We all use dryers and irons to achieve a specific look, but if healthy, strong hair is what you’re striving for then cut back on the heat as this can burn and damage your hair quickly. Use heat protectant spray and clean your styling tools with alcohol to help remove product residue, which can damage your hair over time.

There are several other things to keep in mind as you are working to strengthen your hair:

  • Avoid tight ponytails as they can encourage breakage.
  • Protect hair with UV protection when going into the sun. As the sun fades your hair, it causes it to become dry and brittle. Consider wearing a hat when spending time in the sun.
  • Protect hair when you swim. Chlorine weakens hair, so wet your hair before you take a dip. Apply some product, or even conditioner, to keep it protected. If all else fails you can always opt for a swim cap.

When it comes to hair, nails, skin, it’s all about strength. So, implement some daily practices to look and feel your absolute best.

Written by beauty expert Jacquie Carter. Jacquie is Director of Outer Nutrition at Herbalife





The word protein originates from the idea that proteins are central to life and the first nutrient. Vitamins – vita meaning life and amin meaning protein – got their name from the misconception that amino acids, the building blocks of protein, were the essential components for maintaining life.

Proteins are found in animals and plants, but the mixture of amino acids – the building blocks of the protein found from different sources – varies. As a result, there are 21 common amino acids consisting of 12 nonessential and nine essential amino acids. Essential amino acids are those that cannot be synthesized from other amino acids, but must be consumed in the diet. The usual way that nonessential amino acids are formed is by metabolism of other amino acids. All amino acids have a basic structure of an alpha-amino nitrogen and carboxylic acid.

Maintaining the amounts of protein in muscles and organs is essential to life and is the main objective of the adaptation to starvation. In fact, loss of more than 50 percent of body protein is incompatible with life. The protein is stored in organs and there is no labile compartment.

The Importance of Protein
There is evidence that modestly increasing the proportion of protein in the diet, while controlling total calorie intake, may:

  • Improve body composition.
  • Facilitate fat loss.
  • Improve body weight maintenance after weight loss.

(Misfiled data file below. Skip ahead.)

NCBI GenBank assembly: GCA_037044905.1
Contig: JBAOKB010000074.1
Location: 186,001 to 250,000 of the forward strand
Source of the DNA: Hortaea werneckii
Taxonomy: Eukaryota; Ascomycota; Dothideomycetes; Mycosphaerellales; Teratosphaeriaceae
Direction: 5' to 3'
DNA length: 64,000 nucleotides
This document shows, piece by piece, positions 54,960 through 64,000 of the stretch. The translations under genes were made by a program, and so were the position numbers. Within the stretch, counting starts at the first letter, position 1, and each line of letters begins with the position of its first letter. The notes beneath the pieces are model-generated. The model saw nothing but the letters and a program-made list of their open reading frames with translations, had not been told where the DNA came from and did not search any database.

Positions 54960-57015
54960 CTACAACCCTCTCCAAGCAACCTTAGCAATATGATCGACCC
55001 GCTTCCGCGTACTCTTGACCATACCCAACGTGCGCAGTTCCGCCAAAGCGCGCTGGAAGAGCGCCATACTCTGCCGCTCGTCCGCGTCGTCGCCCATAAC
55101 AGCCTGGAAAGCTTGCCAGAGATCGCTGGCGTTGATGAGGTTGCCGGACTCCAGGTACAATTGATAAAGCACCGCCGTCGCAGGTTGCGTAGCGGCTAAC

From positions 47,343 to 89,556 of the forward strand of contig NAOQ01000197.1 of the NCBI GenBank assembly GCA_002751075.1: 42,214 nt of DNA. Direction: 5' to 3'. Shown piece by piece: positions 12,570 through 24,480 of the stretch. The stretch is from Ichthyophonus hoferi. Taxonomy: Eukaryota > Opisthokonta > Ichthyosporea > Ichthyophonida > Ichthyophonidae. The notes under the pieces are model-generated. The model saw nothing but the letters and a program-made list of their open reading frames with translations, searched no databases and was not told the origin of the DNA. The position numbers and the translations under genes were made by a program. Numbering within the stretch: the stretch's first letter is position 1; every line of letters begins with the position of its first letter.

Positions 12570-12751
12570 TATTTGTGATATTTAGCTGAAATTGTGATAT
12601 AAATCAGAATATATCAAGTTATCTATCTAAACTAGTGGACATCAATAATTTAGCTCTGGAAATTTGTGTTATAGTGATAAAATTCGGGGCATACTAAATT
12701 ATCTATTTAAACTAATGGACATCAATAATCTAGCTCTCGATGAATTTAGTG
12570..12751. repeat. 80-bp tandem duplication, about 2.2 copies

Fat Retention
Mankind is very well adapted to malnutrition and starvation, and this adaptation is reflected both in the way the body stores energy and how it uses these stores of energy when food intake is reduced or eliminated altogether. In the average 70 kg (154 lbs) man:

  • The largest store of calories is in the form of fat in adipose tissue with approximately 135,000 calories* stored in 13.5 kg (30 lbs) of adipose tissue.

*A dietary calorie is 1,000 calories or a kcal, but for simplicity will simply be noted as calories. You may also see dietary calories capitalized as “Calories.”

This storage compartment can be greatly expanded with long-term overnutrition in obese individuals.

There are approximately 54,000 calories stored as protein both in muscle and organs, such as the heart and liver. Only half of these calories can be mobilized for energy, since depletion below 50 percent of total protein stores is incompatible with life. In addition to being an energy source, protein plays a functional role in many organs, including the liver, and depletion is associated with impaired immunity to infection. In fact, the most common cause of death in an epidemic of starvation is typically simple bacterial pneumonia. Conservation of protein is an adaptation tightly linked to survival during acute starvation.

Meal Replacement Shakes and Weight Maintenance
Studies show that meal replacement shakes are a viable way to maintain weight, as recognized by the European Food Safety Authority, and that increasing the protein to about 30 percent of resting metabolic rate, as estimated by bioelectrical impedance, leads to greater loss of fat with retention of lean body mass.